by Joseph Socolof
Contributing Editor

There are lots of blogs about managing cybersecurity during the Covid-19 crisis. And yes, in times of crisis where people are operating outside their standard routines, there is additional risk. The truth is, however,the actions organizations and people should be taking today are similar to what they were before Covid-19: training and awareness, patching, use of Virtual Private Networks (VPNs), etc…

We believe using a VPN represents a high value, easy way to mitigate cyber risks. The use of a VPN is basic hygiene in today’s connected world. By encrypting traffic between client devices and organizational infrastructure, you mitigate much of the risk associated with unmanaged networks. 

VPNs provide encryption of traffic between devices communicating across the internet or other larger networks. While VPNs are widely available and affordable today, not all products provide the same level of security and privacy. Care should be used in selecting a VPN. Cost, simplicity, credibility, accessibility, ubiquity, and mobile capability all play a role in selecting a VPN to use while working from home or the road. 

Selecting the right VPN requires answering a few questions:

Where is the provider based and who owns them? VPN providers are in almost every jurisdiction across the globe. Select those in countries that promote strong consumer protections and clearly state who owns the VPN provider.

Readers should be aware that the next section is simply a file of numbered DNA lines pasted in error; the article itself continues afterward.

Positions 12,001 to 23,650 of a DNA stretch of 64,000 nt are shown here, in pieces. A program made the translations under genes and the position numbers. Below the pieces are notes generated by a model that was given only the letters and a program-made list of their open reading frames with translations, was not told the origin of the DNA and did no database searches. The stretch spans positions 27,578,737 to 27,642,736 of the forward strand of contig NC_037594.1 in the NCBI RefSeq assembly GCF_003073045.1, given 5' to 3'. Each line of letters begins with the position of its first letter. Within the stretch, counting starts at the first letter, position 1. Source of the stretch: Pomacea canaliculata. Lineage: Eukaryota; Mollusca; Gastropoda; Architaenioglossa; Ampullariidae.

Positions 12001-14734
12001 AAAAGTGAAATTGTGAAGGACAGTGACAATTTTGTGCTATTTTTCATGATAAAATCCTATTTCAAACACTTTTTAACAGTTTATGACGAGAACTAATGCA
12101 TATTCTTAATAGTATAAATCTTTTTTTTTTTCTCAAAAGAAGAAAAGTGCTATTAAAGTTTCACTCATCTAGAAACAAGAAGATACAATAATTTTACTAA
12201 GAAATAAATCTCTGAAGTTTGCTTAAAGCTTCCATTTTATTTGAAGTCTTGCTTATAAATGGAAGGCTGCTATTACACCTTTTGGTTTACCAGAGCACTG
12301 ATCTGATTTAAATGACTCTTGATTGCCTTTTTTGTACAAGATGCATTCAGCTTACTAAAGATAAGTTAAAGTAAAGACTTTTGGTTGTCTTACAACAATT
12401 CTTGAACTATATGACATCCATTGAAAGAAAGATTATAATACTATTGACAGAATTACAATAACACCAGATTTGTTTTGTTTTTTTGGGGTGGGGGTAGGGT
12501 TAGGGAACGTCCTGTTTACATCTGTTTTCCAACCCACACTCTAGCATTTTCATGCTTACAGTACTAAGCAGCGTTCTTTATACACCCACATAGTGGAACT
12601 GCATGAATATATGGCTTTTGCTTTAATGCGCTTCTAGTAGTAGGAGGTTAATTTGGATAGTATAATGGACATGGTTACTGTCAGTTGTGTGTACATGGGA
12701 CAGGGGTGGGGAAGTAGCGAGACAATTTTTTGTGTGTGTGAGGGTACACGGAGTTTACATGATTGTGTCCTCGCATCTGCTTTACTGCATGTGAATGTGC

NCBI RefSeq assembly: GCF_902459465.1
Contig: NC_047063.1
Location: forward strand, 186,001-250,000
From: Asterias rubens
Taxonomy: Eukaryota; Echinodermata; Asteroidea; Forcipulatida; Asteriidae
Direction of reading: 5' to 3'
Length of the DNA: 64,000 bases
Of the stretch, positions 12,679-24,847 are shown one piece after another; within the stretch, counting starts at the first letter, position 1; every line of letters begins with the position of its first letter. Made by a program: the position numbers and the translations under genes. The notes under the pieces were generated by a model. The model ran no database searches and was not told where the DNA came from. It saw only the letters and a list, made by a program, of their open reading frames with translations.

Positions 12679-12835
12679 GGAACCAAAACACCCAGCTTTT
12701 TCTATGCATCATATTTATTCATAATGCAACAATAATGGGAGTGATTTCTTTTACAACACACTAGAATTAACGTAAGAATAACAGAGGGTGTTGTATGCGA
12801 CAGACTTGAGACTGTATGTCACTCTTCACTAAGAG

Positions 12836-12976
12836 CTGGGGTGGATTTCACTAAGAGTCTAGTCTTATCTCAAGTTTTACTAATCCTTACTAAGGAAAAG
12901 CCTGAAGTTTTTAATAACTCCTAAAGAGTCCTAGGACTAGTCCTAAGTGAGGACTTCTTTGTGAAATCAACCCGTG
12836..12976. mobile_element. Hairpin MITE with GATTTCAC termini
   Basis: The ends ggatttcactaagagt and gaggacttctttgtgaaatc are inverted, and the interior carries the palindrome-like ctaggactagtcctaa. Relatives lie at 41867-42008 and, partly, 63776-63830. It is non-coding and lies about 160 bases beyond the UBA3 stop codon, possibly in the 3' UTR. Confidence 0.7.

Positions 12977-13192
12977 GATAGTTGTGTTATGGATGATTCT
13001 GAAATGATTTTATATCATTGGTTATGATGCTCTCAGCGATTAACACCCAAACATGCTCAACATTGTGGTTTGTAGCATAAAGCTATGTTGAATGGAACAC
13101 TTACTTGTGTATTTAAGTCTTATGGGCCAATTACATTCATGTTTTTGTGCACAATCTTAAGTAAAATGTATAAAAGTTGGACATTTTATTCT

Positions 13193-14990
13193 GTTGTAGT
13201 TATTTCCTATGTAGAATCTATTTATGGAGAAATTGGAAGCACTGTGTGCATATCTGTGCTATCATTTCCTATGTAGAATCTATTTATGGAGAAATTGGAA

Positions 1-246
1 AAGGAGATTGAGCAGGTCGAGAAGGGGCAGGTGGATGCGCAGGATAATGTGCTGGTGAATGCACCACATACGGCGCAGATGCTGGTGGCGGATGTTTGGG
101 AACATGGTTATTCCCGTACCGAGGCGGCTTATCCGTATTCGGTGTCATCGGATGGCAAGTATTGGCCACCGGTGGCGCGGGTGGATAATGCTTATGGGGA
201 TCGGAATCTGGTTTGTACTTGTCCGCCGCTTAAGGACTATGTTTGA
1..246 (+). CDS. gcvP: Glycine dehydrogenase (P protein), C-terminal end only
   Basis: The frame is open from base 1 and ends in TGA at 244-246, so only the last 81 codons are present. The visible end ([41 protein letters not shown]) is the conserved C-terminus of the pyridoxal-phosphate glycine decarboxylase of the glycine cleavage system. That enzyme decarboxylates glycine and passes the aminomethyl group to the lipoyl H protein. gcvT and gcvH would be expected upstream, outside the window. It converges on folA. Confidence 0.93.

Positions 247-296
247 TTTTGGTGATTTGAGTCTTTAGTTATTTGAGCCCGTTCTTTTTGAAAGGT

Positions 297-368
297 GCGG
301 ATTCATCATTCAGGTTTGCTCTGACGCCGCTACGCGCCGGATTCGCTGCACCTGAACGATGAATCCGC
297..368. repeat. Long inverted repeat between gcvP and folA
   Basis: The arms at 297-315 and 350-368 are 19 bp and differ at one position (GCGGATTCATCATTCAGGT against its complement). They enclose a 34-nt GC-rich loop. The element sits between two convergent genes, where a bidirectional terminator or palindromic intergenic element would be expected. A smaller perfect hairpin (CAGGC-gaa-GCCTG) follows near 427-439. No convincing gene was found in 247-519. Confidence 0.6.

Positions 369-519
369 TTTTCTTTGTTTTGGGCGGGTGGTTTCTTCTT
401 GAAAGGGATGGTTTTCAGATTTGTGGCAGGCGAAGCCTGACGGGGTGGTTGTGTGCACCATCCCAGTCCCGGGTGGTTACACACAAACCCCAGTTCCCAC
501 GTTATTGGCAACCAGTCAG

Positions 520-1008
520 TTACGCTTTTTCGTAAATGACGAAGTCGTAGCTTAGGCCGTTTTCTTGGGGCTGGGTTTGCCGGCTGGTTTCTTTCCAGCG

How does the provider’s network latency stack up? By definition, VPNs add additional ‘hops’ into the pathways that data packets flow. This is fundamental to security but could materially slow down business processes (e.g., a video conference between New York and Washington, DC might get choppy if the traffic must first travel through Lima, Peru).

What is their policy for log retention? Using a VPN means the destination of your data traffic is largely masked; however, the provider can still see your traffic requests. Good providers log minimal information and delete any logging of traffic flows on a regular basis so it is inaccessible should the provider be hacked in the future. 

How simple are the installation and patching requirements? The help desk can’t just stop by and log in to home devices. VPNs are security tools but still run software code which needs patching from time to time. Ease of use is critical lest a simple update grind business to a halt. 

How seriously do they take privacy and security? The best VPNs have easy-to-read policies and openly publish their internal security and privacy standards. They are transparent on how they answer requests for information from governments. Finally, they submit to regular security audits and publish the results.

There are many VPNs from which to choose. Our recommendation is that organizations and individuals take the time to select an appropriate VPN. We can help.

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